It wasn’t that they weren’t glad to see her. But when Elena Vesnina walked into the players locker room at the Indian Wells Tennis Garden for the first time this week, she received an interesting reception.
“The girls were laughing,” Vesnina said. “[I said] ‘Hey it’s great to see you,’ and they’re like, ‘We see you every day, everywhere, 20 times a day.’”
And that that was before her larger-than-life-sized mural was unveiled. But as the defending BNP Paribas singles champion, Vesnina’s image is dotted throughout the grounds and the 31-year-old Russian is enjoying every minute of it, taking a selfie with the tournament trophy at Monday’s women’s draw ceremony and reveling in a victory that ranks high among career highlights that include four Grand Slam doubles and mixed doubles titles, and an Olympic gold medal in Rio.
“I can believe it was one year ago,” she said, “but I still have these feelings and memories like it just happened yesterday.”
The former sports psychology major eliminated Angelique Kerber and Venus Williams en route to defeating Svetlana Kuznetsova in a three-set final that went down as one of the top battles of 2017. Throw in that Vesnina won the tournament a year after being eliminated in the first round of qualifying, and that the title moved her up to a career-high ranking of No. 13, and it wasn’t surprising to see her cozy up to the crystal trophy Monday.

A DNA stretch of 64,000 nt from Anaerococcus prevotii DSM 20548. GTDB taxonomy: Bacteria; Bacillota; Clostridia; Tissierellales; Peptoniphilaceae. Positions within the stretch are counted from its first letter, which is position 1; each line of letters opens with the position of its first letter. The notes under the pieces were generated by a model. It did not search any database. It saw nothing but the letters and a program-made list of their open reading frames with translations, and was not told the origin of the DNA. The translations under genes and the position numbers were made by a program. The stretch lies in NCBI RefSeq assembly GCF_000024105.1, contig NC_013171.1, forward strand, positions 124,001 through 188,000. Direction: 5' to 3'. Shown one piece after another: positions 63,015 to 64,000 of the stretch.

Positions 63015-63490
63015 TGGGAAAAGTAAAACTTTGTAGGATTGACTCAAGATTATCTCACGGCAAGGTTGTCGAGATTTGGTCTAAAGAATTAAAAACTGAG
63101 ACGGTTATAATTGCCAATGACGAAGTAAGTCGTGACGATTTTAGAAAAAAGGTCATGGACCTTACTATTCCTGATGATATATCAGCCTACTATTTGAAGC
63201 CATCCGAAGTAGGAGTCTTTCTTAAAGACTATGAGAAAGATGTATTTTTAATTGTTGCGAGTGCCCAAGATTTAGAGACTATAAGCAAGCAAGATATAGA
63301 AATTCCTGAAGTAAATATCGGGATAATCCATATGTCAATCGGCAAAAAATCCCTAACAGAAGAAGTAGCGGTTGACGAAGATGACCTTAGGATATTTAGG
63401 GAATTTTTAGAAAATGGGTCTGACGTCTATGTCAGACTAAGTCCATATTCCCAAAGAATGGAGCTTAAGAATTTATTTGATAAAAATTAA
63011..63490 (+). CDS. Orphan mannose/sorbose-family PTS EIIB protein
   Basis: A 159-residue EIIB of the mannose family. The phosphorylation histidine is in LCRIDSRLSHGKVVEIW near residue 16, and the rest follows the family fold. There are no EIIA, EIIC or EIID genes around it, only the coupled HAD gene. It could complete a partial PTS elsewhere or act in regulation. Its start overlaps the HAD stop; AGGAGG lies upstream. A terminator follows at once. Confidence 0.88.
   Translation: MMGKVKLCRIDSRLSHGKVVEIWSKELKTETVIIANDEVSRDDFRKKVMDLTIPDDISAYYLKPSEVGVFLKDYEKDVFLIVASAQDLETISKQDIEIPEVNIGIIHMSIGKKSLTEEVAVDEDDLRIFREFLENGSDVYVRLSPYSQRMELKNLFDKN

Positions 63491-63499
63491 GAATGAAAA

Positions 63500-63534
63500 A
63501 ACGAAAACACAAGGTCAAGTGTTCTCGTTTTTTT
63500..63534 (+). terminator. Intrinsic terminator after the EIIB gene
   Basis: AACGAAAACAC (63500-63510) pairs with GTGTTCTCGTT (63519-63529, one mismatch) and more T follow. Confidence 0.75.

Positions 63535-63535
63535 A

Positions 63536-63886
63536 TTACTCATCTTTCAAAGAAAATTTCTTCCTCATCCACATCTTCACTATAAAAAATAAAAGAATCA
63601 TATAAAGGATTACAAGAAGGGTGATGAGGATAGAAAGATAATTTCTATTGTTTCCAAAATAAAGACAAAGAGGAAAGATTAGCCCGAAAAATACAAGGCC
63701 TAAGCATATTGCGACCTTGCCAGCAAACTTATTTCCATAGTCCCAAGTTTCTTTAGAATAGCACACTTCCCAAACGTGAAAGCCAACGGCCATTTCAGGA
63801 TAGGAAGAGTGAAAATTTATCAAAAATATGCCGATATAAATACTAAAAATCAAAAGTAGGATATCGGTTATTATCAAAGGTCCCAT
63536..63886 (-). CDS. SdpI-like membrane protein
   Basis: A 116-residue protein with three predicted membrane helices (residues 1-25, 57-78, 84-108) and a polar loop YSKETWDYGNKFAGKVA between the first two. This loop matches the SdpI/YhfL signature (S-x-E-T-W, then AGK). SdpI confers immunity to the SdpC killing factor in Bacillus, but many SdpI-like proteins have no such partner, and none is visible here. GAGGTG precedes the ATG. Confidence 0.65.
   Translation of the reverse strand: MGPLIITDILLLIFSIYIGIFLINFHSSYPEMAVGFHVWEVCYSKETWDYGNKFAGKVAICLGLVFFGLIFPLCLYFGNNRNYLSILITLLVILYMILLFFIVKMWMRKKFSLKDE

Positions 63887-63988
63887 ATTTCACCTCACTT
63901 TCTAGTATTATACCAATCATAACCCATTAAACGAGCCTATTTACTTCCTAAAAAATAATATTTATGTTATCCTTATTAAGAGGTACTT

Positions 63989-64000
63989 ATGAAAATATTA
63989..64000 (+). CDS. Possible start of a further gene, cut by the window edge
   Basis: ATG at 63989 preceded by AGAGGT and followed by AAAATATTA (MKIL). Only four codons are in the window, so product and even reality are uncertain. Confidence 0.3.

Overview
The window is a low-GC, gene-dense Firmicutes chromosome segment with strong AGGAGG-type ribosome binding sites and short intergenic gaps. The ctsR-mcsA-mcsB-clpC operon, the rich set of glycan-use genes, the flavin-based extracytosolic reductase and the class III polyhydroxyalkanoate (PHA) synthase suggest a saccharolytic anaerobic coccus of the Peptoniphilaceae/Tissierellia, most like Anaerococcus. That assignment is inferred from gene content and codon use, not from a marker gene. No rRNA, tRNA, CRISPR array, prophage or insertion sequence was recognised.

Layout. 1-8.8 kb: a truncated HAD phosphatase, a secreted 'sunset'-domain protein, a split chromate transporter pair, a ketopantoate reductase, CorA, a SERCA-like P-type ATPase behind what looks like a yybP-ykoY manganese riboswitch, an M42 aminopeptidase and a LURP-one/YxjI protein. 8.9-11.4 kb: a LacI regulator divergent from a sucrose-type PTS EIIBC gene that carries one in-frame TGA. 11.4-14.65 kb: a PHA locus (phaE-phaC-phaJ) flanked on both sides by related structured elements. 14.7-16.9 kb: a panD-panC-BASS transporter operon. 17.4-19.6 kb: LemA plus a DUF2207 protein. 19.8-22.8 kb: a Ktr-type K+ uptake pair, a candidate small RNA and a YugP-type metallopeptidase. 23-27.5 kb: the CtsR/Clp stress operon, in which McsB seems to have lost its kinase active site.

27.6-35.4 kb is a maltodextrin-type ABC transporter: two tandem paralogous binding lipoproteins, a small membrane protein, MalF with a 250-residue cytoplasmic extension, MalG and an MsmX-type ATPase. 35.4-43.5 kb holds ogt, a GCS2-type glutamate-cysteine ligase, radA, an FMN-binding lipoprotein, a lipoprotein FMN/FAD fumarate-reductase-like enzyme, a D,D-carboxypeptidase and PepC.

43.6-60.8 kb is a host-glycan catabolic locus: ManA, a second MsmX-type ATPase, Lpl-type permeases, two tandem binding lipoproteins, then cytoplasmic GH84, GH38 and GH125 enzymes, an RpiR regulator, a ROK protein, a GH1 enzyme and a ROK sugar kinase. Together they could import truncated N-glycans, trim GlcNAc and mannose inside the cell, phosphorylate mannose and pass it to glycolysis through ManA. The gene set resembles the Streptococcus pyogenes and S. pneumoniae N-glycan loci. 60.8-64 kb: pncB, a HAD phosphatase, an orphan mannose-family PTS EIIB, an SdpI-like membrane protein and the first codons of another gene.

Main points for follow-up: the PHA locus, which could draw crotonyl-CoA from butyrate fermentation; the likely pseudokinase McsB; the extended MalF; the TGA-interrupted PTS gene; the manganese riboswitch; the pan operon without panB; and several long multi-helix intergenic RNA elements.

Entered as well in the doubles draw with longtime partner Ekaterina Makarova, the $1 million bonus promised to the player who wins both singles and doubles here, is not so far-fetched.
“Whoa, no pressure there,” Vesnina laughed.
But Vesnina, making her 10th appearance here, admitted winning in doubles has given her added confidence. “When you’re winning Grand Slam titles and an Olympic gold medal, it means you’re a good player and it means you can do well in singles as well,” she said.
For at least one former top 10 player, however, Vesnina doesn’t need to prop herself up with doubles.
“We don’t view her as a doubles player at all,” said Andrea Petkovic, who won her qualifying match Monday. “She obviously has had more success as a doubles player because she won all these Grand Slams, but she’s an incredible singles player as well.
“It wasn’t that huge of a surprise for us [when she won here last year]. When you play her and when she’s on, you feel how good she can play. When she strings it together over a fortnight and beats all these players, it’s a little surprising, but her level of play was not surprising.”
Though Vesnina failed to advance beyond the third round of a singles event since then, she has also been buoyed, she said, by the addition of Dmitry Tursunov, once ranked No. 20 on the ATP Tour, as her coach.
“I’m really happy to have him on my team,” said Vesnina, who has a first-round bye and will open against the winner of young American CiCi Bellis and an as-yet-undetermined qualifier. “He helps me lot with the physical stuff, the technical stuff, my serve. He’s an amazing player who knows how to play tennis and he can bring [to me] what helped him.”
As for finding balance in a life that includes her husband of two years, it does not appear to be much of a challenge.
“I just find inspiration in every single day,” Vesnina said. “I’m happy to play tennis, happy to travel around the world. I just feel grateful to be here and have my job as my favorite thing to do.”